Reading, like religion, can boast of this: If it gets you young
it’s got you good. But both, as you know, have been singed by flashier
pursuits: religion by celebrity, books by screens. “Book culture” indeed sounds
more and more like a contradiction these days, a contradiction that kisses
paradox, since there have never been so many books; in 2013, Forbes
reported that between 600,000 and 1,000,000 books are published each year in
the U.S. alone. The eyes, however, are elsewhere. Our current crop of high
school students has never been without an illuminated gadget in their hands.
Love of literature might be helped if we could choose our parents, or if our
parents had better choices with our teachers.
Those of us fortunate to have been snagged early by reading know that teachers are a basal part of maintaining that fortune. High school might be the last chance to turn a low-level reader of pop into a lifelong reader of art: A sophomore in high school is in search of a selfhood; a sophomore in college is in search of a career. In Lit Up, David Denby delivers his bulletin from the messy trenches of high school English classes. He’s been hereabouts before: In 1996 he published Great Books: My Adventures With Homer, Rousseau, Woolf, and Other Indestructible Writers of the Western World, his chronicle of returning to Columbia to gauge how first-year students were faring with the same classics he’d studied there 30 years earlier. Only so-so, it turned out. A vitalizing defense of the canon, with volleys of literary passion directed by a keen critical eye, Great Books appeared when we needed it most, during the nonsensical crescendo of the academic left’s confusion of literature for politics. Since the 1980s, the apostles of Jacques Derrida, Paul de Man, Michel Foucault and their ilk had been busy costuming literature in the Mardi Gras beads and boas of theory. Denby’s return serve was to stress the “body and flavor” involved in the act of reading, its “stresses and pleasures” and “occasional euphoria.”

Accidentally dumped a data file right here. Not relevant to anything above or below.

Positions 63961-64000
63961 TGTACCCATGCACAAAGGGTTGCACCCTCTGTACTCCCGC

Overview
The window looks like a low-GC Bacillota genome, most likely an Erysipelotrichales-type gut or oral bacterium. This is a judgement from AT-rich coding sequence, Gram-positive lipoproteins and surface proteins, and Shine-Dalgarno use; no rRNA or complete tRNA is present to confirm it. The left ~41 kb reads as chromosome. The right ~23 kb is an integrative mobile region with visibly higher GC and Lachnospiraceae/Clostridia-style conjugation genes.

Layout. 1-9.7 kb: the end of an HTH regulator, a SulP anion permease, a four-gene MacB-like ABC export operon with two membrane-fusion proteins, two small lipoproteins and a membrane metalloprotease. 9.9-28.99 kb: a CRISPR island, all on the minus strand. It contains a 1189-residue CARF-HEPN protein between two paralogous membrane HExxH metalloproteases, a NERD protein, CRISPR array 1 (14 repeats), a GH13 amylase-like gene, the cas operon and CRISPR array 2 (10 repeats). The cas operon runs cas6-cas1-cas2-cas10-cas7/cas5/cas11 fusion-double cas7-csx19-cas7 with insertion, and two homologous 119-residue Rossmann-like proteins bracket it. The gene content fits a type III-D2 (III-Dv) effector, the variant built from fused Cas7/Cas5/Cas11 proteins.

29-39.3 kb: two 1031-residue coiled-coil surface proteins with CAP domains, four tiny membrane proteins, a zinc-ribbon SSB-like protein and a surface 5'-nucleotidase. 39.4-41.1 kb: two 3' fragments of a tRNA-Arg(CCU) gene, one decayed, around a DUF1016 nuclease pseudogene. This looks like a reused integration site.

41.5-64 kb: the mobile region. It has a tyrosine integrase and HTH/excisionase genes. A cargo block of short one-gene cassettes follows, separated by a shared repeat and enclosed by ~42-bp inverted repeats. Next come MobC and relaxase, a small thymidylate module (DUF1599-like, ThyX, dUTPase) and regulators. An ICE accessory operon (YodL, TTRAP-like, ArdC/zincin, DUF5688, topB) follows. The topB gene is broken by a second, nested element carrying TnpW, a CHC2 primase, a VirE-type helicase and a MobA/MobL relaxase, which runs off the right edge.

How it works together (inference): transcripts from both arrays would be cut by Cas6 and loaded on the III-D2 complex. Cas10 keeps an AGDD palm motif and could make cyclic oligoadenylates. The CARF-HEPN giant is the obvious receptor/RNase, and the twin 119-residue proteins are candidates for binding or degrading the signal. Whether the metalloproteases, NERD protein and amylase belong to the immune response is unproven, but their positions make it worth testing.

To point out that the world was an immeasurably different place in 1996 is to emphasize the obvious, but for Denby the fight remains the same: “To argue that reading is good seems as silly as arguing that sex, nature, and music are good. Who could disagree?” Hordes, apparently. Americans disagree every beeping, buzzing, dinging moment of our lives. Gore Vidal said it back in 1965, long before the online coup d’état of our culture: “Americans have never liked reading.” That hurts. Denby’s questions are urgent then: “How do you establish reading pleasure in busy, screen-loving teenagers—and in particular, pleasure in reading serious work? Is it still possible to raise teenagers who can’t live without reading something good?” He doesn’t spend any ink defining “serious” or “good” because he knows there’s no argument there: Time has been mercilessly exact in elevating the serious and good while discarding the frivolous and bad, the merely fashionable. Literature, I’m not sorry to say, isn’t a democracy. Literature is a tyranny—a tyranny of the talented. Here’s the thesis driving Lit Up (please type it out and hand it to your teen):
The liberal arts in general, and especially reading seriously, offer an opening to a wider life, the powers of active citizenship (including the willingness to vote); reading strengthens perception, judgment, and character; it creates understanding of other people and oneself, maybe kindliness and wit, and certainly the ability to endure solitude, both in the common sense of empty-room loneliness and the cosmic sense of empty-universe loneliness. Reading fiction carries you further into imagination and invention than you would be capable of on your own, takes you into other people’s lives, and often, by reflection, deeper into your own.